Melton LJ 3rd, Atkinson EJ, O’Fallon WM, Wahner HW, Riggs BL (1993) Long-term fracture prediction by bone mineral assessed at different skeletal sites. J Bone Miner Res 8:1227–1233PubMedGoogle Scholar
  3. 3.
    Aloia JF, Cohn SH, Vaswani A, Yeh JK, Yuen K, Ellis K (1985) Risk factors for postmenopausal osteoporosis. Am J Med 78:95–100CrossRefGoogle Scholar
  4. 4.
    Evans RA, Marel GM, Lancaster EK, Kos S, Evans M, Wong SY (1988) Bone mass is low in relatives of osteoporotic patients. Ann Intern Med 109:870–873PubMedGoogle Scholar
  5. 5.
    Flicker L, Hopper JL, Rodgers L, Kaymakci B, Green RM, Wark JD (1995) Bone density determinants in elderly women: a twin study. J Bone Miner Res 10:1607–1613PubMedGoogle Scholar
  6. 6.
    Krall EA, Dawson-Hughes B (1993) Heritable and life-style determinants of bone mineral density. J Bone Miner Res 8:1–9PubMedGoogle Scholar
  7. 7.
    Pocock NA, Eisman JA, Hopper JL, Yeates MG, Sambrook PN, Eberl S (1987) Genetic determinants of bone mass in adults. A twin study. J Clin Invest 80:706–710Google Scholar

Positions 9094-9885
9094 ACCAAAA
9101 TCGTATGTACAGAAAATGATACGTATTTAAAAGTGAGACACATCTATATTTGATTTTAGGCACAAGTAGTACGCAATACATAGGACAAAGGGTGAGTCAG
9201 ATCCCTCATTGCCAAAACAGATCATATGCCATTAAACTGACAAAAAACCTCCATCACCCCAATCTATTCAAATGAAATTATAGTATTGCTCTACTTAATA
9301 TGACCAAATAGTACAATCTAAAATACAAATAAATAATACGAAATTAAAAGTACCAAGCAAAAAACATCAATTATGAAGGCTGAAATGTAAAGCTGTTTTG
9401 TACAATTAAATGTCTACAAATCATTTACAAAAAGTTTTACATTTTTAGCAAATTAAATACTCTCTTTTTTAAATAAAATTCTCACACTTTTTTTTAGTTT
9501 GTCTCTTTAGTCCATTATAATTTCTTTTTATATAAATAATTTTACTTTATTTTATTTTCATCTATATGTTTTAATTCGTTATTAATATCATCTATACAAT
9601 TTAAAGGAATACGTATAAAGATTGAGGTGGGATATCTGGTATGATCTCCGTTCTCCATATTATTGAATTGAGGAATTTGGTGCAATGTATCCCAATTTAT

8. 8.
    Smith DM, Nance WE, Kang KW, Christian JC, Johnston CC Jr. (1973) Genetic factors in determining bone mass. J Clin Invest 52:2800–2808PubMedGoogle Scholar
  9. 9.
    Young D, Hopper JL, Nowson CA, Green RM, Sherwin AJ, Kaymakci B, Smid M, Guest CS, Larkins RG, Wark JD (1995) Determinants of bone mass in 10- to 26-year-old females: a twin study. J Bone Miner Res 10:558–567PubMedGoogle Scholar
  10. 10.
    Seeman E, Hopper JL, Young NR, Formica C, Goss P, Tsalamandris C (1996) Do genetic factors explain associations between muscle strength, lean mass, and bone density? A twin study. Am J Physiol 270:E320–327PubMedGoogle Scholar
  11. 11.
    Kawano K, Ogata N, Chiano M, Molloy H, Kleyn P, Spector TD, Uchida M, Hosoi T, Suzuki T, Orimo H, Inoue S, Nabeshima Y, Nakamura K, Kuro-o M, Kawaguchi H (2002) Klotho gene polymorphisms associated with bone density of aged postmenopausal women. J Bone Miner Res 17:1744–1751PubMedGoogle Scholar
  12. 12.
    Kawaguchi H, Manabe N, Miyaura C, Chikuda H, Nakamura K, Kuro-o M (1999) Independent impairment of osteoblast and osteoclast differentiation in klotho mouse exhibiting low-turnover osteopenia. J Clin Invest 104:229–237PubMedGoogle Scholar
  13. 13.